Sussex Inlet floods
© Samual White Photography / BACKGRID
A massive low pressure system off Australia's east coast brought 120km/h winds overnight and dumped more than 180mm of rain across several areas (pictured, Sussex Inlet on Monday)
Coastal towns ravaged by unrelenting bushfires just six months ago are now suffering severe floods after days of wild weather.

A low pressure system off Australia's east coast brought 120km/h winds overnight and dumped more than 180mm of rain across several areas of New South Wales.

Dramatic pictures captured the extent of severe flooding, which forced some residents to evacuate and left about 14,500 homes and businesses without power.

The towns in Shoalhaven, on the NSW south coast, had only just began recovering from the bushfires, which left hundreds homeless.

'It's been a shocker. It's terrible we have to go through this all over again,' Shoalhaven City Mayor Amanda Findley told Daily Mail Australia on Tuesday.

'This is actually our second flood since the bushfires.

'Around the Shoalhaven, the fact that another east coast low pressure system has landed upon us, people are just thinking what's next? Can we really take more of this?'

Australia's unprecedented summer bushfires burned through 18.6 million hectares of bushland, destroyed about 3,500 homes, claimed the lives of 34 people and is estimated to have killed more than one billion animals.

Small communities along the state's south coast were among the worst hit by the devastating crisis.

Terrified residents were forced to flee their homes as a wall of fire beared down on them - now, they're fleeing another deluge after an evacuation order was put out on Monday night.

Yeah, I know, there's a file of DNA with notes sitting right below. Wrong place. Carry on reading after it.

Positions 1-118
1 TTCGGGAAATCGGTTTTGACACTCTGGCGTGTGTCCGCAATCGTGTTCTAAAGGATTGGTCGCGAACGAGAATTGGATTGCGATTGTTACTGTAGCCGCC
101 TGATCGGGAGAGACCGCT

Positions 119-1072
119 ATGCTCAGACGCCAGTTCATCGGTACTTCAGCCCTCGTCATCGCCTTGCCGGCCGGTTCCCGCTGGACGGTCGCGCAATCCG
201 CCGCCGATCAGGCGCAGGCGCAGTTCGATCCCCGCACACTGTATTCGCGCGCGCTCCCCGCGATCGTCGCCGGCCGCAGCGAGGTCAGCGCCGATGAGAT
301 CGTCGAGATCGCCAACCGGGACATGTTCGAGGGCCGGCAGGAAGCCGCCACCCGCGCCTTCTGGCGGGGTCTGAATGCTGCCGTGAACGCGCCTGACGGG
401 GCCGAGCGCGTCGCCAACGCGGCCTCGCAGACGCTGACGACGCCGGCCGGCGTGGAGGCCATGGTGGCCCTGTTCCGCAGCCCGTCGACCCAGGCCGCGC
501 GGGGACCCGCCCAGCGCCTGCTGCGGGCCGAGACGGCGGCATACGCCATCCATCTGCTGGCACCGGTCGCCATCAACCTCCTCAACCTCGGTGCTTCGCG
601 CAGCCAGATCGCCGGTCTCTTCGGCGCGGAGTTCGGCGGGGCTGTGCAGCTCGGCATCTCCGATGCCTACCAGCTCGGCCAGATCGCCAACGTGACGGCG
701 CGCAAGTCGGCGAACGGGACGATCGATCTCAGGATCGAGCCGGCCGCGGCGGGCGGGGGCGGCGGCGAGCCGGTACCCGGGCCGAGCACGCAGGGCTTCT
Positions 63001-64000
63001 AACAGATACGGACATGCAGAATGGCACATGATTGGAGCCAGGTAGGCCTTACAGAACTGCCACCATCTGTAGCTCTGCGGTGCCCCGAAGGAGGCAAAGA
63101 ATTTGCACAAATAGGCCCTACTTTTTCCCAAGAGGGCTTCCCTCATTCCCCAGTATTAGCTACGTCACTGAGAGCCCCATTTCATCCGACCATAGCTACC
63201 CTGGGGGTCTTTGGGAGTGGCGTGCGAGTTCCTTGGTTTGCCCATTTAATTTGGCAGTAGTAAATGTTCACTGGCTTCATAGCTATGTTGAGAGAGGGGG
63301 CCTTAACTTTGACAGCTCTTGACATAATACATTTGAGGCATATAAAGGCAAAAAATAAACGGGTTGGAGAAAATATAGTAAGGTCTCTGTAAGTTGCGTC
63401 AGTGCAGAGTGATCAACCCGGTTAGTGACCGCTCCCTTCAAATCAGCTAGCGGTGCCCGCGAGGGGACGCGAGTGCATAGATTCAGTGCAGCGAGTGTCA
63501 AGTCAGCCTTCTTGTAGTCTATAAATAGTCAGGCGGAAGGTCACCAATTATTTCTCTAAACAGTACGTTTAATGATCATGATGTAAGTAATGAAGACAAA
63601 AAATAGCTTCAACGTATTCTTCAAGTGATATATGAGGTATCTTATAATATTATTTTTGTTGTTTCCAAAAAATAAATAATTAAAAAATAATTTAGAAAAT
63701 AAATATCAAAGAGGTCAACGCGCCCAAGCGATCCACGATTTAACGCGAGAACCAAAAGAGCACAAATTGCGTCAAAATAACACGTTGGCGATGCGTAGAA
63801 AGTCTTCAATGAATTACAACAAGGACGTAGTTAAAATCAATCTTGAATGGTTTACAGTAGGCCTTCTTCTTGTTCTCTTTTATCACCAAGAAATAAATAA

Shoalhaven fire
Australia's unprecedented summer bushfires destroyed about 3,500 homes (pictured, a fire rages in Shoalhaven on December 3, 2019)
'At the moment the inundation is occurring around Sussex Inlet and Sanctuary Point,' Ms Findley said.

'Sussex Inlet was threatened by fire and they've had a terrible time of it.'

But so far there have been no reports of serious injuries.

'One thing in the Shoalhaven is that we know how our catchments react very well and we have very good warning systems in place,' Ms Findley said.

'With those warning systems in place, we did have a few people evacuated overnight at Sussex Inlet and we are expecting another peak again today at 2pm, so there may be some further evacuations taking place.'

In other areas, parts of southeast Queensland saw the wettest July day in 15 years.

The Hunter Valley had flash flooding along with the Central Coast of NSW, which had 152mm of rain overnight.

Further south of Shoalhaven, Batemans Bay recorded 164mm of rainfall - the highest July total ever seen.

'Since midnight Saturday 25 July, NSW SES has received more than 2,000 requests for assistance,' a NSW SES Spokesperson told Daily Mail Australia.

'On the Central and South Coasts, we have received 33 calls for help from motorists stuck in floodwaters. It is important motorist remember not to drive through floodwaters, even if it looks shallow.'

Although Ms Findley admitted the barrage of natural disasters has taken its toll on south coast residents, she said: 'We will pick ourselves up and dust off the mud.'

'We have a really resilient community who work really tightly together when it comes to times of crisis. '

Ms Findley has urged anyone struggling to cope, to reach out for help.

'People don't have to be stoic and they can reach out for mental health services.'

Residents in the region were told to 'leave now and move to safety' at 11pm on Monday as water levels rose past knee level in some areas.

The aggressive low pressure system will ease by Tuesday afternoon as it slowly makes its way off shore, but not before wind gusts reach upwards of 120km/h.

'Leave now, leave the high danger area and move to safety,' a statement from the State Emergency Service read on Monday night.

'Once floodwater enters low lying areas of Sussex Inlet, properties will be flooded above floor level, road access will be lost, sewerage lines and power to the area may be lost.

'If you remain in the area you may be trapped, and it may be too dangerous for NSW SES to rescue you.'

'This system is weakening in trend but is still significant,' BoM meteorologist Shuang Wang said.

'By evening there will only be a remnant along the coast as it moves east.'

Sunshine will return to Sydney by Wednesday, Ms Shuang said, with a maximum of 19 degrees and a ten per cent chance of rain.